Tuesday, October 03, 2006

Calling all Pages!

I have a great idea to help make sure we a) get the electorate focused on the issues that face our nation and how candidates will deal with them and b) get rid of all Washington deviants that work in the House and Senate.

I would very quickly mobilize as non-partisan an investigative board as is possible and charge them with contacting the last 5 yrs (or maybe even more) worth of Congressional pages looking for any inappropriate contact or communication with Senate and House members, or their staff, from both parties.

Since Foley's transgression was leaked without due diligence, judge or juror we just do the same for anything the current and former pages offer up...ya baby!

Update: click Read the rest... to see the latest on the Folye mess!

When this page program investigation was announced you could even profile whose pages you focus on by watching who freaks out. And apparently prior to the Foley email/IM scandal it was well known in D.C. (at least to insiders) that Foley was gay. So use the inside information the insiders have on the rest of the deviants and focus more closely on their pages as well.

This would be the only way to turn this fiasco into an across the board cleansing the morally devoid members and applying a look at behavior of the entire D.C. power structure puts both parties on equal notice and scrutiny.

Such a radical and bold approach is of course a pipe dream, but it would make for an entertaining political news cycle and also rid our capital of some defective grey matter.

Update: Taranto has a great post on this Foley business, see the 2nd item starting with 'Open Secrets'. From his post, an editorial in the WSJ asked:

What next was Mr. Hastert supposed to do with an elected Congressman? Assume that Mr. Foley was a potential sexual predator and bar him from having any private communication with pages? Refer him to the Ethics Committee? In retrospect, barring contact with pages would have been wise.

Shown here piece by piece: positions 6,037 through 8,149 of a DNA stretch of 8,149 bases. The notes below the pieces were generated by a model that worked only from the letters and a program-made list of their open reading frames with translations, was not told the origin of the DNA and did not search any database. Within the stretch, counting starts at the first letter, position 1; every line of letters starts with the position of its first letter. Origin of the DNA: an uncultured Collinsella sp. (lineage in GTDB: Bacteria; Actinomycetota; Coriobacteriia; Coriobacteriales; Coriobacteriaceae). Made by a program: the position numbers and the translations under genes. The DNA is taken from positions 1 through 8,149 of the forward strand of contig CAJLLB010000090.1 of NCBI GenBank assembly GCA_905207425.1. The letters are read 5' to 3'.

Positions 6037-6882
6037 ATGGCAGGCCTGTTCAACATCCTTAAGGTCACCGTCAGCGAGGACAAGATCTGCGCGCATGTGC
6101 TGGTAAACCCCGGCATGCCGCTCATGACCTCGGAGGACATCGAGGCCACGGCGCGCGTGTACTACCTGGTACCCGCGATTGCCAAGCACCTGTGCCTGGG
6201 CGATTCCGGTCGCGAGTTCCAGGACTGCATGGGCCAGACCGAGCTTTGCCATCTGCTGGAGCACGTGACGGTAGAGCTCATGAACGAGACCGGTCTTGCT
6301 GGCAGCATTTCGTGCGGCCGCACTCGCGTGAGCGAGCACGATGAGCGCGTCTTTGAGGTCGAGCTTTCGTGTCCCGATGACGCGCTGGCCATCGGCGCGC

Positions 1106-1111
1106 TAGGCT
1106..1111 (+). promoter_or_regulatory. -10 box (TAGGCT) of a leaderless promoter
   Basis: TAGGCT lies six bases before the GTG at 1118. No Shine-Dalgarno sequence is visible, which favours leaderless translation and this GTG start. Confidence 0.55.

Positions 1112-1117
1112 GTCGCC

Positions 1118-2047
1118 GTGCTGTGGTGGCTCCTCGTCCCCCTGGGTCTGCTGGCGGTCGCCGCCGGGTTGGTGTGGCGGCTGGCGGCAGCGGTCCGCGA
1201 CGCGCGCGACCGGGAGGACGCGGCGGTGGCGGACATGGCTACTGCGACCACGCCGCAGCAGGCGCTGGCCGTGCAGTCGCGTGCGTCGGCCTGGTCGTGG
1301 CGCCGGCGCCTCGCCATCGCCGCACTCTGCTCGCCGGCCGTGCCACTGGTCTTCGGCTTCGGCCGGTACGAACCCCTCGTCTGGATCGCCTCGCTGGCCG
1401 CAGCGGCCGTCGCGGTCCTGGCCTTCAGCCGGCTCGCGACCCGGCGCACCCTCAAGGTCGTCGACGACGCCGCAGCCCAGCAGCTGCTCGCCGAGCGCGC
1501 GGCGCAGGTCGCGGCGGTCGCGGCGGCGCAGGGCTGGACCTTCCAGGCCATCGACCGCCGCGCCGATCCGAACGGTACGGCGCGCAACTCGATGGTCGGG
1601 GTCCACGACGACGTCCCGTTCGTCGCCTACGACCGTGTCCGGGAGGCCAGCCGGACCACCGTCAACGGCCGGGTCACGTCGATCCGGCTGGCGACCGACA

But in today's politically correct culture, it's easy to understand how senior
Republicans might well have decided they had no grounds to doubt Mr. Foley merely because he was gay and a little too friendly in emails. Some of those liberals now shouting the loudest for Mr. Hastert's head are the same voices who tell us that the larger society must be tolerant of private lifestyle choices, and certainly must never leap to conclusions about gay men and young boys. Are these Democratic critics of Mr. Hastert saying that they now have more sympathy for the Boy Scouts' decision to ban gay scoutmasters? Where's Minority Leader Nancy Pelosi on that one? . . .

Yes, Mr. Hastert and his staff should have done more to quarantine Mr. Foley from male pages after the first email came to light. But if that's the standard, we should all admit we are returning to a rule of conduct that our cultural elite long ago abandoned as intolerant.

Taranto later in his post examins Foley's attorney Roth statement about Foley being molested himself as a boy, Taranto writes:

We're not sure whether to credit the molested-by-a-priest story, which sounds like an excuse. (In fact, even if it explains Foley's interest in boys, it in no way exonerates him for acting on those impulses.) But for the sake of argument, let's suppose it is true. What are we to make of it? Roth seems to be implying that Foley's interest in boys is the result of the trauma of having been molested when he was a boy. If so, does this mean that some homosexuals are made rather than born? Or are we to believe that Foley was born gay and would be having "normal" relationships with adult men had he not encountered the pulpitarian pervert?

What all this suggests to us is that human sexuality is vastly more complicated than either traditional morality or liberal dogma will allow.

It would be interesting to pose some of these questions to the liberals!

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